Flute Ensembles in the Schools

by Amy Rice-Young (1988)

There are certainly a lot of flutists in the schools! Usually enthusiastic about playing a new instrument, they are eager to learn and be involved. As educators, it is our responsibility to provide these students with a productive and rewarding experience. It is also our privilege to be able to work with this group and to watch them become good musicians who are enjoying what we have been able to help provide.

If your school is like so many others, you have an abundance of flutists, either beginning or with a few years of experience. If you are lucky, a good number of these students have been taking private lessons and have had a good foundation. Chances are that you would like to do more for these students than you find your time to allow. CONSIDER A FLUTE CHOIR!

First, determine the need. How many flutists are in your band? Enough for a full choir (10-15) or just enough for a small ensemble (5-9)? Are they being challenged? Is their interest level as high as it was when they first started? What is their ability level, both individually and as a group? Are they having fun with their music? Honest answers to these questions will help you not only decide about an ensemble, but with the initial organization.

Setting up a flute ensemble can be easy! With the ever increasing popularity of the flute and flute ensembles, an abundance of music is now available. If you need ideas, call your local music store and have them check their catalogs and other resources. If you want more information, feel free to call (or e-mail) the publishers. They love to talk about their publications.

Be sure to talk to the parents of the students. Chances are that they will be very supportive and will assist with many of the particulars, such as librarian help, transportation, and even finding an occasional place to perform. Knowing that their child is involved in a new program, parents can provide support at home. They've already financed the instrument and possibly private lessons, so should be glad their child has an opportunity for more playing and practice. If you already have a "Band Parents" organization, you know that an enthusiastic group of parents can be your best source of fundraising support and general organization.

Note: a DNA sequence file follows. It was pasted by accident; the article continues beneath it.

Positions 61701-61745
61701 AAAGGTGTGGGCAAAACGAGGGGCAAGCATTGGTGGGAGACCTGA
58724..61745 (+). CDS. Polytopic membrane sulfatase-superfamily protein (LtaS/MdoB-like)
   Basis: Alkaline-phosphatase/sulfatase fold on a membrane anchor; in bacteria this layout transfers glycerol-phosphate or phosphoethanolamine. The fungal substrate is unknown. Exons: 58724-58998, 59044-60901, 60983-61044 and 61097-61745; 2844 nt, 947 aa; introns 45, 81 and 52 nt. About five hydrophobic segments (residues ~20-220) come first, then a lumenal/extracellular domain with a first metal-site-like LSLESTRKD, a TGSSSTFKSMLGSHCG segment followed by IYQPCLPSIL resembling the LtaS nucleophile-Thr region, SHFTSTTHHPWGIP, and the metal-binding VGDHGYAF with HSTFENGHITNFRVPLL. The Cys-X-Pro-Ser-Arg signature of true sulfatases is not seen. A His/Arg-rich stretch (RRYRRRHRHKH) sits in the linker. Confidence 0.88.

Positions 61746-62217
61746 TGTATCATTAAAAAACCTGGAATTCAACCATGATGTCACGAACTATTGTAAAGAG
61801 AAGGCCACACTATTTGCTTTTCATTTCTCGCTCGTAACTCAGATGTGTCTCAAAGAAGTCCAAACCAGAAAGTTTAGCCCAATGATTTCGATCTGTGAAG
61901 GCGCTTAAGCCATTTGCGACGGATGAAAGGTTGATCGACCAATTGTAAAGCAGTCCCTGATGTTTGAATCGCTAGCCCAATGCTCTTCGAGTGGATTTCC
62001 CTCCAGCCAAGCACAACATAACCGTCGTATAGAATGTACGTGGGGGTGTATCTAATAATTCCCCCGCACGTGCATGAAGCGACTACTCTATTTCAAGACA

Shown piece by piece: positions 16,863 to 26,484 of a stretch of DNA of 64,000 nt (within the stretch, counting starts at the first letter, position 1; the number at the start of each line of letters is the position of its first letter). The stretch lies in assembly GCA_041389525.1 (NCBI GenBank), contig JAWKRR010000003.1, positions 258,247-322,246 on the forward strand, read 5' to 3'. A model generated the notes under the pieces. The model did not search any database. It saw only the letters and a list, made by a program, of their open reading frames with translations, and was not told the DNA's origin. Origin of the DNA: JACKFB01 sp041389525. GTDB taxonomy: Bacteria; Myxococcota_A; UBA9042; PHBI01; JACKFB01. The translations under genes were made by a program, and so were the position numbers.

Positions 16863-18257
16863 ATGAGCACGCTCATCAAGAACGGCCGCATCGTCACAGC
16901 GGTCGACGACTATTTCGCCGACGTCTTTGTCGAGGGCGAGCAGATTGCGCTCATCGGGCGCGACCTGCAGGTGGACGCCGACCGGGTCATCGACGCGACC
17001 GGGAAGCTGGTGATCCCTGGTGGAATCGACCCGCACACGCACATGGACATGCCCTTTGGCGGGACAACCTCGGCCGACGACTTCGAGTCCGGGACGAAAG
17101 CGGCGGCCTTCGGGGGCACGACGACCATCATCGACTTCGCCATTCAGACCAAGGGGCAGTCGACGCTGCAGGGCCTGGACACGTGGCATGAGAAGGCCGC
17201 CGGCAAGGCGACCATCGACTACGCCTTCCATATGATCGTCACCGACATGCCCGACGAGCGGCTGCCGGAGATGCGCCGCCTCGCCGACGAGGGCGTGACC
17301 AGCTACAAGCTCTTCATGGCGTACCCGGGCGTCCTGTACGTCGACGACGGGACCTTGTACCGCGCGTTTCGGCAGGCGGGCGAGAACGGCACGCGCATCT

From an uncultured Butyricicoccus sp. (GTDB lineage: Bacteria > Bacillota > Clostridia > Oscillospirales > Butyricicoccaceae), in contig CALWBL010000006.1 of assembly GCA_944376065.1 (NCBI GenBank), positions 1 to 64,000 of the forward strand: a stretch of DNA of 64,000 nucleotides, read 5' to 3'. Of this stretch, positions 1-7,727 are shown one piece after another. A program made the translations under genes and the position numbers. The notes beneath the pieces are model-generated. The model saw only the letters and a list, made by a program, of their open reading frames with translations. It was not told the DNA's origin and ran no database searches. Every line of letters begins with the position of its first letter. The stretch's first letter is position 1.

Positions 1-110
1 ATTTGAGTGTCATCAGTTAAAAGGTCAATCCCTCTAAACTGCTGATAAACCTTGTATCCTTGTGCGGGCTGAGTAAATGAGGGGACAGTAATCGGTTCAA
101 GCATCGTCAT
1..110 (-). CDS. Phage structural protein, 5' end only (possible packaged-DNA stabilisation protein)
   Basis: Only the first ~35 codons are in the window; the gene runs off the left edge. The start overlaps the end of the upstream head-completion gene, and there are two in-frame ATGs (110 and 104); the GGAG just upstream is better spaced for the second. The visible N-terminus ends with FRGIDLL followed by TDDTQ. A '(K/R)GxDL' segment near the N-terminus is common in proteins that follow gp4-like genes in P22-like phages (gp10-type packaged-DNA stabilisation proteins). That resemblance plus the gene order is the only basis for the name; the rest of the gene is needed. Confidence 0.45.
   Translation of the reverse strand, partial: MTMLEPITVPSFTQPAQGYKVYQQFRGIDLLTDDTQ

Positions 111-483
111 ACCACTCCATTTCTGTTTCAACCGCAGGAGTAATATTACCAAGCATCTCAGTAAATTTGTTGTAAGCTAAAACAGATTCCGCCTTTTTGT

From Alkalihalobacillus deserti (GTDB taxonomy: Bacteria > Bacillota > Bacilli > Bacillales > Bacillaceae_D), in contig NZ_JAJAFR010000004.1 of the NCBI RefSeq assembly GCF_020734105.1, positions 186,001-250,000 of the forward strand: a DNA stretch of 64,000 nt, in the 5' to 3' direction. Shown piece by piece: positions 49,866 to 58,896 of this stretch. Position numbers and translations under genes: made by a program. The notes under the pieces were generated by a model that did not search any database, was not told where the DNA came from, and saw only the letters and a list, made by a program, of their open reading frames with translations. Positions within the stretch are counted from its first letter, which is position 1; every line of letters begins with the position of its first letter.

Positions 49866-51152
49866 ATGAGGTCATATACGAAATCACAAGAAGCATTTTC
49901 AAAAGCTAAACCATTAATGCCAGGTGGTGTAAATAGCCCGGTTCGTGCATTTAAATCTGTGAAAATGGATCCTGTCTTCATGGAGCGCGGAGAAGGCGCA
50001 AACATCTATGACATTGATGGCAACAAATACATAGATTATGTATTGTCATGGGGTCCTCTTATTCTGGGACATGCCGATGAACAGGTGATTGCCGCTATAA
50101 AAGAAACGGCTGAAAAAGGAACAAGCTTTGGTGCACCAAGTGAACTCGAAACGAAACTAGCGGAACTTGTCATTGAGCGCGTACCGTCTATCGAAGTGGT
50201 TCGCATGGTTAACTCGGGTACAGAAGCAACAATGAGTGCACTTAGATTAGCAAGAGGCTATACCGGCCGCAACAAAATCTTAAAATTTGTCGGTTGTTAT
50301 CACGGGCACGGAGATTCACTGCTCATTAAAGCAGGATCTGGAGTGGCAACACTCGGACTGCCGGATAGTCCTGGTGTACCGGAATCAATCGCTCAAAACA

Next, set a rehearsal time and stick to it. Students need to know that they are expected to attend every rehearsal and that the success of the group depends on each member's knowing his/her music and learning to play as an ensemble. In many schools, rehearsal time can be a problem, especially if students are bussed or involved in an active athletic program. The ideal situation is to have rehearsals immediately before or after school, and once a week should be plenty. When this is not possible, consider appointing the strongest player (or anyone who shows leadership potential) to be the leader of the group. You may choose several, and let them take turns. They can then hold their own rehearsals during a band rehearsal perhaps, or maybe during a lunch period. While it is still important for you to be at rehearsals occasionally, they will be able to practice by themselves when you're not able to be there.